After series regular Grant Morrison wrote the weird, epic, sensory dulling, disillusioned, strange, uninhibited, and beautiful mess that was his Action Comics, the title has been in an awkward state of transition. To say Morrison’s run was interesting seems like an understatement, the writer pulled out all of the stops and gave us some of the craziest writing since his career spanning epic Final Crisis. When he and artist Rags Morales were finished with the title the baton was passed to Andy Diggle who had a great first issue, and then he was fired. This book seemed like a title nobody wanted because creators started to come and go so often. Diggle brought a classic style of superhero to the book that was really fun to read and in the next issue of the title, it was just completely shattered. Artist Tony Daniel took over writing, and I have no doubt that it was a thankless job. Somebody even decided that he would go off of some of the notes left by the previous writer. Obviously Daniel had a different writing style that did not fit the job or the writing at hand, and the book spiraled off into a bizarre state of mediocrity. At several points in time Action has been the crown jewel in DC’s lineup so this is a disappointing spectacle to observe. Greg Pak was soon announced as the new writer on the series, and it seems to be for the better. In his career with heroes Pak does a great job subverting the classic hero stereotypes, and making them more interesting than ever. Currently the publisher has so many dark titles, that I have no doubt Pak will inject the title with some humor. It is also great to snag some tried and true talent on both titles as the writer was just announced as the main creator of the new Batman Superman title, Aaron Kuder was also announced as the artist on the comic. The excited scribe had the following to say about the title,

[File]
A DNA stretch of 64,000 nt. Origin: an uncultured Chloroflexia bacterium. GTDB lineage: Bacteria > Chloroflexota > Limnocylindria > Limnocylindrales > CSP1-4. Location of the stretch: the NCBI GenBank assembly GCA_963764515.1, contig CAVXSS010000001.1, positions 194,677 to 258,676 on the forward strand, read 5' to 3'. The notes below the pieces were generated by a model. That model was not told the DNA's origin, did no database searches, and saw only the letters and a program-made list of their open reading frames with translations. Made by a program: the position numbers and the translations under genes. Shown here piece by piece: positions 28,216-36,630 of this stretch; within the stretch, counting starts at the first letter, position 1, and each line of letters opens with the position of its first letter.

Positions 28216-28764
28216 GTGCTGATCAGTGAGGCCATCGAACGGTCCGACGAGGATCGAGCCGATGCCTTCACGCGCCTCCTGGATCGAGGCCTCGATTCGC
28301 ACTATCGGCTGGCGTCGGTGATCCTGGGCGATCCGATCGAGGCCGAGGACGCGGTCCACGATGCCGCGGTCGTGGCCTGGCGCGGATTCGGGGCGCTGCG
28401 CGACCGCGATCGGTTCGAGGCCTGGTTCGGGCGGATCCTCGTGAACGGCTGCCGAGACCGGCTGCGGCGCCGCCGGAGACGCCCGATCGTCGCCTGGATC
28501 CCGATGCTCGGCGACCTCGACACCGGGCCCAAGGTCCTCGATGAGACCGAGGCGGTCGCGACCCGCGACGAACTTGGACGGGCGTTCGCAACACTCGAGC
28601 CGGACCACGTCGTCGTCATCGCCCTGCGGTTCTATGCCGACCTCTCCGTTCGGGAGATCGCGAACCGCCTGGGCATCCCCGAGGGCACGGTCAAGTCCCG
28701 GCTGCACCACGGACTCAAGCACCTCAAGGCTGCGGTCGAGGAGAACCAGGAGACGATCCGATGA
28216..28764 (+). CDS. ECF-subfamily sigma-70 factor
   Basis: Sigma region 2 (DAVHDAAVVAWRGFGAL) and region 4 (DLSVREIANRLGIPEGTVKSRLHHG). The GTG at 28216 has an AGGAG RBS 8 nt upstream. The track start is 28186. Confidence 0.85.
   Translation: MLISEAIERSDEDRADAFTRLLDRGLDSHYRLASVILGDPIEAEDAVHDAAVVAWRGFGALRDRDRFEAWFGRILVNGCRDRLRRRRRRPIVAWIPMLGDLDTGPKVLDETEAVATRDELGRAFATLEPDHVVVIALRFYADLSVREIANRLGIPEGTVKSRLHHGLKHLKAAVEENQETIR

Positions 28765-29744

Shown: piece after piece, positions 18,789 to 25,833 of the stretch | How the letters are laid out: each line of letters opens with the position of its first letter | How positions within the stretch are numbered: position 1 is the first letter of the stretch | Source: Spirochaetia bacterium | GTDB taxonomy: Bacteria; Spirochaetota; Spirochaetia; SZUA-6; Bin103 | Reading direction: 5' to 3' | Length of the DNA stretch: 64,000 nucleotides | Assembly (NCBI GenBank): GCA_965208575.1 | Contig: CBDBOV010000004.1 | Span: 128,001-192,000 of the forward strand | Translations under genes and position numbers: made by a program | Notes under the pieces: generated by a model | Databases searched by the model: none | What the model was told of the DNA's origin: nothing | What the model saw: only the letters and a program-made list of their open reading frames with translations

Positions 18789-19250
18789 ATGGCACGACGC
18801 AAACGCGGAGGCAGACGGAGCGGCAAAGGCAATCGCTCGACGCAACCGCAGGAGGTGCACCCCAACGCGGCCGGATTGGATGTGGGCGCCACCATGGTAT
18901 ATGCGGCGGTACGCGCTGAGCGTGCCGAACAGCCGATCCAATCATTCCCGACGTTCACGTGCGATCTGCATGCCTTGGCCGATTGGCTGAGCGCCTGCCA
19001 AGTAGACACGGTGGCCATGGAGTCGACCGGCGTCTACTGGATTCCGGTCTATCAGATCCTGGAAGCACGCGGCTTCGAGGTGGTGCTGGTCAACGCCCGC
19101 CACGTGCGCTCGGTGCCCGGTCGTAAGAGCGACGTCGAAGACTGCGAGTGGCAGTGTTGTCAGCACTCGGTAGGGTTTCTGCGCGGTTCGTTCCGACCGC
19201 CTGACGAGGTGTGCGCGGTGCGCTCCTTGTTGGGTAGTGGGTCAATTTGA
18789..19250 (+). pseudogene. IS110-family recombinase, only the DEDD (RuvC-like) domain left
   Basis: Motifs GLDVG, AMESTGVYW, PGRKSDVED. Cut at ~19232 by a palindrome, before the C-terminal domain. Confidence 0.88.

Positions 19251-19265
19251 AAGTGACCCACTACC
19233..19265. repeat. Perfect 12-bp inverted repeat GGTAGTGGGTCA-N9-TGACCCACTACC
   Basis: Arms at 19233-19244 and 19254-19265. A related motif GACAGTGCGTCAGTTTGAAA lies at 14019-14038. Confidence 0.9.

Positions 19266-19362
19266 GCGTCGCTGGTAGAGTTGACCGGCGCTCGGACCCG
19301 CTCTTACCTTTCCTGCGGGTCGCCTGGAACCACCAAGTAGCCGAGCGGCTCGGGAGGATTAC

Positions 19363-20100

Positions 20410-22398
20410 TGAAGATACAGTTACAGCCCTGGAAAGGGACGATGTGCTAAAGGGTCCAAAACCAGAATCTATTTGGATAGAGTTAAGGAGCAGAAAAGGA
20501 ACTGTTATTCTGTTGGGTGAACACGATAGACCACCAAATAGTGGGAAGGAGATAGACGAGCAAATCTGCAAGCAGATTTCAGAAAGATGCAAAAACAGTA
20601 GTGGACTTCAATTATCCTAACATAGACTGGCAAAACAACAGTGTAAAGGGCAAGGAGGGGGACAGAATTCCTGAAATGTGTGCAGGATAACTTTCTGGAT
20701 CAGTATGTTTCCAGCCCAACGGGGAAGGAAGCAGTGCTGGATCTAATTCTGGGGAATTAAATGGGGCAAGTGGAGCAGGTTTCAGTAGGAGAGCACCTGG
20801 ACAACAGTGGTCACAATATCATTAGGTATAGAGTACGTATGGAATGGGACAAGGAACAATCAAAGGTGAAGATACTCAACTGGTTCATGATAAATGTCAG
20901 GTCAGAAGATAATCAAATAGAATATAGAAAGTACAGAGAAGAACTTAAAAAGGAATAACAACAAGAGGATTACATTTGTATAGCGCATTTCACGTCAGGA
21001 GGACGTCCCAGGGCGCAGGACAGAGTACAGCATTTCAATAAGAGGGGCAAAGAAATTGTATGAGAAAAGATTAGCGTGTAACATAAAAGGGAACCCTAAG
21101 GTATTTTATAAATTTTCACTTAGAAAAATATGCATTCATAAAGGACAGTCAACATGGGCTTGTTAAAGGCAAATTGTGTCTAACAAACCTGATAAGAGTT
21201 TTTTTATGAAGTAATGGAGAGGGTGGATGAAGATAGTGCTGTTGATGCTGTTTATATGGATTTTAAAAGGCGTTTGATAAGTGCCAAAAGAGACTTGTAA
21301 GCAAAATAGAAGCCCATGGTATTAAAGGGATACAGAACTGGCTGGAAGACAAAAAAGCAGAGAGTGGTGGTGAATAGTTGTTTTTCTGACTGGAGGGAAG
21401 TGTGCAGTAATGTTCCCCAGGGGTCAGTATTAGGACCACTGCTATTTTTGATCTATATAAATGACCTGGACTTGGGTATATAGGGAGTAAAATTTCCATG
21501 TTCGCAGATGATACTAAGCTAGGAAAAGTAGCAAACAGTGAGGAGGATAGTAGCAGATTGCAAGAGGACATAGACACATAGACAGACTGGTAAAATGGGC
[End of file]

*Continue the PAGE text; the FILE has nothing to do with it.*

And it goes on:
“The book is called Action. So we want to have big action. And it’s Superman! Superman’s gotta do crazy, huge things. At the same time, every step of the way in order for me to care and you to care, whatever Superman is going through has to resonate on that emotional level,”
“It’s not like he grew up among people like him from day one and all his power was just totally natural and supported by everyone around him and everything was cool. He grew up as a normal kid who discovered he had these powers and it was terrifying and it set him apart from everybody else and it gave him incredible responsibilities,” Pak continued.
“In a weird way, that replicates everybody’s experience. Just as regular people, as we grow up we learn that we actually have real power. The things that we do can hurt people terribly, can break hearts, can break stuff, or they can be a real help to people. And it’s up to each of us to figure out what we’re going to do with our own abilities.”
Batman Superman #1 is coming out this wednesday, also make sure to check out Action Comics #25 in november!
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